When interpreting the Constitution, judges and commentators often invoke the "original intent of the framers" in support of their positions. Many claim that such an interpretative strategy is not only currently desireable, but indeed was the expectation of the Constitution's drafters and early interpreters. In this Article, Professor Powell examines the historical validity of the claim that the framers of the Constitution expected the future interpreters to seek the meaning of the document in the framers' intent. He first examines the various cultural traditions that influenced legal interpretations at the time of the Constitution's birth. Turning to the history of the Constitution's framing, ratification, and early interpretation, Professor Powell argues that although early constitutional discourse did contain references to "original intention" and the "intent of the framers," the meaning of such terms was markedly different from their current usage. He concludes that modern resort to the "intent of the framers" can gain no support from the assertion that such was the framer's expectation, for the framers themselves did not believe such an interpretive strategy to be appropriate.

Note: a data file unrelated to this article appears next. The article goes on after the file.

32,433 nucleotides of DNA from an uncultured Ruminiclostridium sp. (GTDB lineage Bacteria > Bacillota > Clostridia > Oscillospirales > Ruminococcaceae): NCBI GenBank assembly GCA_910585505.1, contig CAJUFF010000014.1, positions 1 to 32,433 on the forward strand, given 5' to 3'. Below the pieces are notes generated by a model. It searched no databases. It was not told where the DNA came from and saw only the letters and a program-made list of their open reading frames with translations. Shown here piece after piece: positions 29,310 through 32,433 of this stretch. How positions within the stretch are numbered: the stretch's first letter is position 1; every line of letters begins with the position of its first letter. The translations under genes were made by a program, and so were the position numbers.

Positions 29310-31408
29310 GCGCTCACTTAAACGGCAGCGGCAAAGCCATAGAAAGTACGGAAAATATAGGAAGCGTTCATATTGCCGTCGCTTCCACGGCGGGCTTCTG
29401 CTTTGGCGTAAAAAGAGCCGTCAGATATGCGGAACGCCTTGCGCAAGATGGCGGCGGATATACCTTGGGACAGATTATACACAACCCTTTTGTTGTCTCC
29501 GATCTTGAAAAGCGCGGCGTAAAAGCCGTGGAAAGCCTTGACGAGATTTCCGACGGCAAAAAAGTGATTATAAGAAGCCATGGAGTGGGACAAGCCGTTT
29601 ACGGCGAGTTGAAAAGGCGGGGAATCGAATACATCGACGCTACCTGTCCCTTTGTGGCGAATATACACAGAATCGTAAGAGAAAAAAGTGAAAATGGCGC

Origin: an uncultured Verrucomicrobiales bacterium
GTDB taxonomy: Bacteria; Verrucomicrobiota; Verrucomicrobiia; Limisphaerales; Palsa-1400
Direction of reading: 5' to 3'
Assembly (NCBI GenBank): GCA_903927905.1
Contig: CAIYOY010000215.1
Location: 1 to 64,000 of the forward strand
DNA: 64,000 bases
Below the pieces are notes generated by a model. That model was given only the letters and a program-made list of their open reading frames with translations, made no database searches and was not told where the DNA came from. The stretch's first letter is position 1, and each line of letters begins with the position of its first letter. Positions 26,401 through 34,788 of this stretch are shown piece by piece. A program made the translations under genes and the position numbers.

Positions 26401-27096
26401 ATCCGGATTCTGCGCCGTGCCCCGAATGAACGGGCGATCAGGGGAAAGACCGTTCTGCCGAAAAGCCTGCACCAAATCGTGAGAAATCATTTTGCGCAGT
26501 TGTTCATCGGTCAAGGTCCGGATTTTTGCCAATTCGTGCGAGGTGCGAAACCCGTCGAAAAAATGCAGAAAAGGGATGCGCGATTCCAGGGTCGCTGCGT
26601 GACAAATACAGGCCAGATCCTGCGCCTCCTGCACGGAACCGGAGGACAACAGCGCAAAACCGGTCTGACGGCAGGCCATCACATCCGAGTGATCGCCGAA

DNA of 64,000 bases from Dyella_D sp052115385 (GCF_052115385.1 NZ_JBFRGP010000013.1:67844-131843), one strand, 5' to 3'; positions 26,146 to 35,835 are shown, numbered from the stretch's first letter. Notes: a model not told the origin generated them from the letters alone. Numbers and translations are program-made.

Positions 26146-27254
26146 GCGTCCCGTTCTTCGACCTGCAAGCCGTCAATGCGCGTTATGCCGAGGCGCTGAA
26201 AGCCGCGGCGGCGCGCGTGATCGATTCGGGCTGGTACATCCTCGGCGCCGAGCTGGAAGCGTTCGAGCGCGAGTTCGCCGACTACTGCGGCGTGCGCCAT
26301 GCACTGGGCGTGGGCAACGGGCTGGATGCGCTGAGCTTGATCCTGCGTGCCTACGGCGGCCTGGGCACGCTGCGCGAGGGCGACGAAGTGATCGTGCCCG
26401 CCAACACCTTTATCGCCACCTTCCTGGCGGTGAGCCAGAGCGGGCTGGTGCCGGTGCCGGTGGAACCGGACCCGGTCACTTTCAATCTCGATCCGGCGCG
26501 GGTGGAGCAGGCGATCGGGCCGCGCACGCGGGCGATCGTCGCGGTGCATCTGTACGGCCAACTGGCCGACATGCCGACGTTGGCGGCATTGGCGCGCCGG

H. Jefferson Powell, The Original Understanding of Original Intent, 98 Harvard Law Review 885-948 (1984)